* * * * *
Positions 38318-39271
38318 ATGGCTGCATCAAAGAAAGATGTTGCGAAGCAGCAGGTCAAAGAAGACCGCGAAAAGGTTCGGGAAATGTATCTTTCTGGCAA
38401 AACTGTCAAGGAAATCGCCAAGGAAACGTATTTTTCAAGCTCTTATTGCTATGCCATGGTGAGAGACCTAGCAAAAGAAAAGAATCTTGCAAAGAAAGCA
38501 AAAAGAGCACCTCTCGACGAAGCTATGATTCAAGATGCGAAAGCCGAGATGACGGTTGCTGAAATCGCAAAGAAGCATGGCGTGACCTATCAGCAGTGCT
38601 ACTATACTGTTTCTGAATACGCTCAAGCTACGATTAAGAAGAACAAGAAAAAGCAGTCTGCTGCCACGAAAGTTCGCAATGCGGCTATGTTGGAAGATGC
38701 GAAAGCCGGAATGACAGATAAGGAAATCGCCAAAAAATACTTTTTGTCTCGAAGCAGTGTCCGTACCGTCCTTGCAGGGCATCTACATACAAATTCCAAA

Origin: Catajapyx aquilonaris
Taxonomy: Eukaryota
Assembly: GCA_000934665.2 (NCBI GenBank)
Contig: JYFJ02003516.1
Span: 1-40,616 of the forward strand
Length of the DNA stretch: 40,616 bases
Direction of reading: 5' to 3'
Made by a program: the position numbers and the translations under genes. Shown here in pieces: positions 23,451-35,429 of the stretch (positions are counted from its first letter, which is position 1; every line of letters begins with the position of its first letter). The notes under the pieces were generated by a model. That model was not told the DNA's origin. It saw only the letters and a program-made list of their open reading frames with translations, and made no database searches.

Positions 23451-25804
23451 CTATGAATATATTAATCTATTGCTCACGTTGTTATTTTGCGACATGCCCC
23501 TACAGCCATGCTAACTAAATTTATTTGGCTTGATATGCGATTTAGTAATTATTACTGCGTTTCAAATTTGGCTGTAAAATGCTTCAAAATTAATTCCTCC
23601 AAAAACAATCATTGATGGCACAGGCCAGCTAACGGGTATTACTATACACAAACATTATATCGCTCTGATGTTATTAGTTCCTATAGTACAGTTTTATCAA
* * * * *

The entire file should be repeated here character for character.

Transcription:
Positions 38318-39271
38318 ATGGCTGCATCAAAGAAAGATGTTGCGAAGCAGCAGGTCAAAGAAGACCGCGAAAAGGTTCGGGAAATGTATCTTTCTGGCAA
38401 AACTGTCAAGGAAATCGCCAAGGAAACGTATTTTTCAAGCTCTTATTGCTATGCCATGGTGAGAGACCTAGCAAAAGAAAAGAATCTTGCAAAGAAAGCA
38501 AAAAGAGCACCTCTCGACGAAGCTATGATTCAAGATGCGAAAGCCGAGATGACGGTTGCTGAAATCGCAAAGAAGCATGGCGTGACCTATCAGCAGTGCT
38601 ACTATACTGTTTCTGAATACGCTCAAGCTACGATTAAGAAGAACAAGAAAAAGCAGTCTGCTGCCACGAAAGTTCGCAATGCGGCTATGTTGGAAGATGC
38701 GAAAGCCGGAATGACAGATAAGGAAATCGCCAAAAAATACTTTTTGTCTCGAAGCAGTGTCCGTACCGTCCTTGCAGGGCATCTACATACAAATTCCAAA

Origin: Catajapyx aquilonaris
Taxonomy: Eukaryota
Assembly: GCA_000934665.2 (NCBI GenBank)
Contig: JYFJ02003516.1
Span: 1-40,616 of the forward strand
Length of the DNA stretch: 40,616 bases
Direction of reading: 5' to 3'
Made by a program: the position numbers and the translations under genes. Shown here in pieces: positions 23,451-35,429 of the stretch (positions are counted from its first letter, which is position 1; every line of letters begins with the position of its first letter). The notes under the pieces were generated by a model. That model was not told the DNA's origin. It saw only the letters and a program-made list of their open reading frames with translations, and made no database searches.

Positions 23451-25804
23451 CTATGAATATATTAATCTATTGCTCACGTTGTTATTTTGCGACATGCCCC
23501 TACAGCCATGCTAACTAAATTTATTTGGCTTGATATGCGATTTAGTAATTATTACTGCGTTTCAAATTTGGCTGTAAAATGCTTCAAAATTAATTCCTCC
23601 AAAAACAATCATTGATGGCACAGGCCAGCTAACGGGTATTACTATACACAAACATTATATCGCTCTGATGTTATTAGTTCCTATAGTACAGTTTTATCAA